Princess Cruises' casinos are closed when the last players go back to their cabins. Pacquet Cruises, with the same policy, simply lists the closing time of their gaming tables as "late."

Most people don't choose a cruise by the type of casino aboard their ship, but if you're a diehard craps player you may be out of luck. Few ships have a table.

Sitmar has three blackjack tables, one roulette table and 75 slot machines on each of its ships. All Cunard ships and all three of Holland America's ships have blackjack and slot machines, but only one of Cunard's and two of Holland America's ships combine blackjack, slot machines and roulette.

Royal Cruise Line has casinos on both of its ships. The Royal Odyssey has four blackjack tables and about 45 slot machines. The Golden Odyssey has two blackjack tables and about 31 slot machines.

Princess Cruises' ships have slot machines out on deck (you can gamble and watch the scenery!).

One unfortunate problem does persist on nearly all the vessels -- many passengers want to gamble but don't know how to play the games.

On almost every cruise I've taken, the casino is full of people who will play 21 without sufficient knowledge of the dynamics of blackjack. Each cruise ship casino lists the rules of each game on the wall, and in a pamphlet that I've never seen anyone read.

"The object of the game is to hold a hand higher than the dealer's without going over 21," reads the sign on board Sitmar's new, spectacular Fairsky.

But, that is not the entire goal of the game. As a player, your object should be that, no matter what cards you hold in your hand, the dealer should draw cards that go over 21 and bust him. If you happen to have a good hand, that's also terrific but not essential.

Last year, on one Alaska Fairsky cruise, I watched two men lose a few hundred dollars by hitting a pair of nines when the dealer's face card was a five. They mistakenly thought the object of the game was to get 21 and beat the dealer. No one had bothered to tell them how to play, and they were too embarrassed to ask.

Occasionally, Royal Viking casinos offer instruction hours when passengers can learn to play. The casinos sometimes are also open for free play hours, when you can play without money to gain experience.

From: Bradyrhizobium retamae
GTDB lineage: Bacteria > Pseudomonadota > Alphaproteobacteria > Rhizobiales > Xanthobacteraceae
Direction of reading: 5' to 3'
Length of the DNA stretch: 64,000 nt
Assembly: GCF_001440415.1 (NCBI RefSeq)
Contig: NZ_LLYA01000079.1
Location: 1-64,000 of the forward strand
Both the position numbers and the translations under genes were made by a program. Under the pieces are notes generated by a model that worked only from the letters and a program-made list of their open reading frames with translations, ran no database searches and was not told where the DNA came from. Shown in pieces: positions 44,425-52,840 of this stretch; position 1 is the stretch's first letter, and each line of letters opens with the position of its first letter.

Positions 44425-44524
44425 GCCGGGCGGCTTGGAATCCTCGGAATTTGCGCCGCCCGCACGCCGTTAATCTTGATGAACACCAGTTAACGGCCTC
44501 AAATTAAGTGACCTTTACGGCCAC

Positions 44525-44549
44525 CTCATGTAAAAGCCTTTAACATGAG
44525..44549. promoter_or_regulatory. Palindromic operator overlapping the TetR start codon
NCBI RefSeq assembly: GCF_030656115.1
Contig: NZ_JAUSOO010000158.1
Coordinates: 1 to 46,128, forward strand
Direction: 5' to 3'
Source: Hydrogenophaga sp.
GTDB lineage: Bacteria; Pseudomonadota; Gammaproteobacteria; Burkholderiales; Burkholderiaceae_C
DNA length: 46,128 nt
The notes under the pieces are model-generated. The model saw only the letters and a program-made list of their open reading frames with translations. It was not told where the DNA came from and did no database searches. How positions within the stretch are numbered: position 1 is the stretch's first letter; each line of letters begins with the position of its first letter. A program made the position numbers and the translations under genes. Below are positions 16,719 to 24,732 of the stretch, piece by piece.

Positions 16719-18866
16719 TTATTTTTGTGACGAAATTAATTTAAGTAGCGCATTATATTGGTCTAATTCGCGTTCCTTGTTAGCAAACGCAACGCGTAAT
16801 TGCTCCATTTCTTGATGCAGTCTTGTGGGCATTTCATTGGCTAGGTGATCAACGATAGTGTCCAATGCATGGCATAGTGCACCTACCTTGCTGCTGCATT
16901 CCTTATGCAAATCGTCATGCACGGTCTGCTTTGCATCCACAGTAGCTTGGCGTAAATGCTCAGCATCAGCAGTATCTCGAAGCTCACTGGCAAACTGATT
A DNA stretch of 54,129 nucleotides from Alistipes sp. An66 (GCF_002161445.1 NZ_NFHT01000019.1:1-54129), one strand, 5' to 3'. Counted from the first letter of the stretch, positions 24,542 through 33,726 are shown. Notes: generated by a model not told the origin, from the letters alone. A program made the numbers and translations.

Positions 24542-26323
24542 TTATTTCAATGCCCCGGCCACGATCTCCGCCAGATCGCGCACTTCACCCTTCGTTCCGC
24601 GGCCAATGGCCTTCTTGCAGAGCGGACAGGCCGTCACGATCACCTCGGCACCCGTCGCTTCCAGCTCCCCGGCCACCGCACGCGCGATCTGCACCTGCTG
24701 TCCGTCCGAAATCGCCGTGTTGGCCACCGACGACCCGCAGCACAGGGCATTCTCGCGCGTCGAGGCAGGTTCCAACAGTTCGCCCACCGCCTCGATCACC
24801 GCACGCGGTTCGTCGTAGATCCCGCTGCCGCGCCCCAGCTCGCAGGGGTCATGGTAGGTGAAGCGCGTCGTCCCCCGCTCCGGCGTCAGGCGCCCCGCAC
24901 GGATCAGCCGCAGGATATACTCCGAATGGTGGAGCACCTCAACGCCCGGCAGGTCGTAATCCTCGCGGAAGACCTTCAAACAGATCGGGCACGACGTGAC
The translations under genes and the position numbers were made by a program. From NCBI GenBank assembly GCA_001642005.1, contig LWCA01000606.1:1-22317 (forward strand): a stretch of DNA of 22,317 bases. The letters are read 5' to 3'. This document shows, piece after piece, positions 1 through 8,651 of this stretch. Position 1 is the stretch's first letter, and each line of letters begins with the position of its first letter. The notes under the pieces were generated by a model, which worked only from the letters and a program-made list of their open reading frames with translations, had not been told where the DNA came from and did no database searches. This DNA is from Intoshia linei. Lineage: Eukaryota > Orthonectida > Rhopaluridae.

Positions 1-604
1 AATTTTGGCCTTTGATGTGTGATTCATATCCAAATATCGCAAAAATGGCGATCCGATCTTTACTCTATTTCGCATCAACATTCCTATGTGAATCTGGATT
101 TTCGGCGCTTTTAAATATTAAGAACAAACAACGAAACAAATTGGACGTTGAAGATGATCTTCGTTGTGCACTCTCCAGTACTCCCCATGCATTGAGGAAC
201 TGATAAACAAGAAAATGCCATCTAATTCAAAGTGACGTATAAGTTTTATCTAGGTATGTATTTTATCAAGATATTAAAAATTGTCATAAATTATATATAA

If you are going to play, you should know the casinos' betting limits and credit rules.

Blackjack on the Cunard Princess and Countess has a $3 minimum and a $200 maximum. All other Cunard ships have a $5 minimum and a $200 maximum for blackjack. On Royal's cruises the slot machines are 25 cent and $1 machines. The blackjack tables have a $5 minimum and only occasionally is the minimum lowered to $2.

There are, of course, some high-roller ships, and some cruises that lend themselves to more serious gambling. Royal Viking's betting limits soar to a $500 maximum.

Western Cruise Lines' three- and four-day Mexico itineraries from Los Angeles have attracted some heavy gamblers. A few times during the year, some cruise lines offer "cruises to nowhere" -- two- and three-day jaunts that fill the casinos.

On one recent "nowhere" excursion in Asia, a group of serious gamblers took the casino on the Pearl of Scandinavia for $10,000. "They were excellent card players and they were quite lucky," a dealer told me. "It was one of the few times we kept hoping for a storm," she said, laughing, "but the seas stayed calm."

Each cruise line can point to some big casino winners, passengers who hit the jackpot just after leaving Tunis or win the big bet at 21 a few miles outside St. Croix. On some dollar poker "slot" machines, a few passengers have won $4,000 with a royal flush after betting five coins.

There are remarkably few big losers. The one good thing about cruise ship casinos is that most of them offer no credit. You can't ask for a marker. As a result, few people lose large amounts of money because they can spend only what they bring along with them on the cruise.

But, keeping in mind the "exception-to-any-rule" law, there's at least one cruise line that offers credit. Pacquet ships accept Master Charge and Visa cards for a cash advance.